In addition, EqualLevel’s artificial-intelligence powered Savings Advisor TM (ELSA) technology uses advanced machine learning algorithms and a growing product information database to identify lower-priced alternatives from other vendors in the marketplace that are either exact matches or closely related to the user’s choice. This in-cart optimization enables users to “comparison shop” without having to spend time scrolling through multiple pages of search results.

“That was one of the things that was so attractive to me about the EqualLevel platform,” Couzynse said. “Before EqualLevel, our officer managers would have to manually solicit quotes from suppliers to demonstrate the competitive pricing discipline required by TEA and EDGAR for the use of federal funds. It was an onerous process. Now, ELSA helps us attain those quotes almost automatically. And, since all the activity is captured in the marketplace, we have real-time availability to the reports that detail all our spend activity. It’s a huge game changer for us.”

The EqualLevel Savings Advisor reports shows total spend by month, with fields for replacement savings, maximum savings, missed savings. “It is very transparent. We see how much we saved by accepting suggested replacements and how much more we potentially could have saved.”

Beyond the hard dollar savings, Couzynse noted that the district is enjoying significant improvement in process efficiency. For example, the accounts payable staff no longer spend countless hours reconciling inconsistencies between invoice pricing and the original purchase order. “Invoices for transactions through the marketplace are coming in accurate. That saves our office managers a lot of time and frustration.”

Currently there are 15 different vendors on the Plano district EqualLevel marketplace, with several more in queue to be added in the coming months. The process of adding new vendors is “very easy,” according to Couzynse. EqualLevel’s supplier enablement team works directly with vendors on the XML and API integration. And, for those vendors that do not already have punchout-enabled e-commerce capability, EqualLevel provides a no-charge, punchout storefront with buyer-specific prices, item management and custom landing pages.

While change management is often one of the biggest obstacles to implementing a new process or system in any business setting, Couzynse said that with the EqualLevel platform user training was minimal and adoption has been enthusiastic.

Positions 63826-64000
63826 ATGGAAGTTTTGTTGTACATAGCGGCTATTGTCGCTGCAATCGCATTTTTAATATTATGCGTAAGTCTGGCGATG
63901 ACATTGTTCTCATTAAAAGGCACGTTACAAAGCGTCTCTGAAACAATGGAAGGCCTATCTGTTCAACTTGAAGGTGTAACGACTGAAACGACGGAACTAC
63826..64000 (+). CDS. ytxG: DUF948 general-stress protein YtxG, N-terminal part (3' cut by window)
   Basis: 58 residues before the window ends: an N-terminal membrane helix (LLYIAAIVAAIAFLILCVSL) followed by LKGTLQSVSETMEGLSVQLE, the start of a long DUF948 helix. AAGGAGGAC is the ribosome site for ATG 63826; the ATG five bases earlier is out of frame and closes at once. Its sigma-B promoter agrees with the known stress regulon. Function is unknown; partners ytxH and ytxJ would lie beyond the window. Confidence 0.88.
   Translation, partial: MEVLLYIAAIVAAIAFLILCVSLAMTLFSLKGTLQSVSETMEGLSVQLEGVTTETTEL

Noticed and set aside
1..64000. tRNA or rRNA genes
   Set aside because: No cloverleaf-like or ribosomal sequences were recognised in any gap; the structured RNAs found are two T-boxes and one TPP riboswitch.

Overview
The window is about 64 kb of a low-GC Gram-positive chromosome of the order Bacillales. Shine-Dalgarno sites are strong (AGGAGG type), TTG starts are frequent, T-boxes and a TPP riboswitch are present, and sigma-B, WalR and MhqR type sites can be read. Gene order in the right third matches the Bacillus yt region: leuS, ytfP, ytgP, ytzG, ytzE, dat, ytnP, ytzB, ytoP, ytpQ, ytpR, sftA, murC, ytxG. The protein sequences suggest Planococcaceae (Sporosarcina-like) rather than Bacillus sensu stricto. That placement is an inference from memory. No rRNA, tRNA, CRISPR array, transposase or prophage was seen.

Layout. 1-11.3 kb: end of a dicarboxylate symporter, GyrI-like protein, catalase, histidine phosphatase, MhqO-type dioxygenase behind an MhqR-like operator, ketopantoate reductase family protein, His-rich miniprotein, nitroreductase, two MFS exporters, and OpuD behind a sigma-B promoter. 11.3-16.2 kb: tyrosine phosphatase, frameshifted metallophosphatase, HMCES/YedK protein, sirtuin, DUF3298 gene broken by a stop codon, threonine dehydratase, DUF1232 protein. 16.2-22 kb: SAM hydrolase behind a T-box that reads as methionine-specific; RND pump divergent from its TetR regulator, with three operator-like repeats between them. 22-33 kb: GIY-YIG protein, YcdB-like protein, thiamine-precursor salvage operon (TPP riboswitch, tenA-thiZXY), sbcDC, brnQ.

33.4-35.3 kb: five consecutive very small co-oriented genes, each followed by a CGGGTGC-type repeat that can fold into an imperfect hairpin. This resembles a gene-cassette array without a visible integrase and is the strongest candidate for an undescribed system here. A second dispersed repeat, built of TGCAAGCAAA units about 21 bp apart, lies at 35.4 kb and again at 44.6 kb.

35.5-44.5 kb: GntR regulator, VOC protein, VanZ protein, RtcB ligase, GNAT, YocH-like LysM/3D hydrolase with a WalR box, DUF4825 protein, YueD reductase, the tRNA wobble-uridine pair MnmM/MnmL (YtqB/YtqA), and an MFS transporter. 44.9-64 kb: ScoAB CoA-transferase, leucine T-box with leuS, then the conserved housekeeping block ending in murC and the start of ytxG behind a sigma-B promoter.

“We provided our office managers, who are responsible for approving the carts and routing through the system, with hands-on training, but since the EqualLevel marketplace e-commerce experience is modeled after typical consumer online shopping, all we needed to do for our teachers was provide them with a simple document outlining the procedures and options and they were ready to go.”

In the first four months since the EqualLevel solution was introduced, Couzynse reported that more 1100 users have signed into the marketplace, and over $500K in orders have already been placed through marketplace vendors. “I think that really speaks to the ease of use of the EqualLevel platform. It really is so intuitive and our users love it.”

Purchasing Director Orr expects that the ease of use and growing variety of products available through the marketplace will lead to a dramatic reduction in off contract spend by staff in local retail stores. He noted that in the past, teachers might go to the neighborhood office supply store to pick up supplies they needed because it was “faster and easier” than dealing with the requisition system. Now, they can just logon to the marketplace, in a few clicks find the materials they need and send it off to the office managers for approval.

“In many cases, they have their goods within a day or two. So, that satisfies their needs, and goes a long way toward helping us better manage our overall spend. It’s not just a win-win for my team and the staff, but for the student experience and the community who entrust us to be diligent stewards of their hard-earned tax dollars,” he concluded.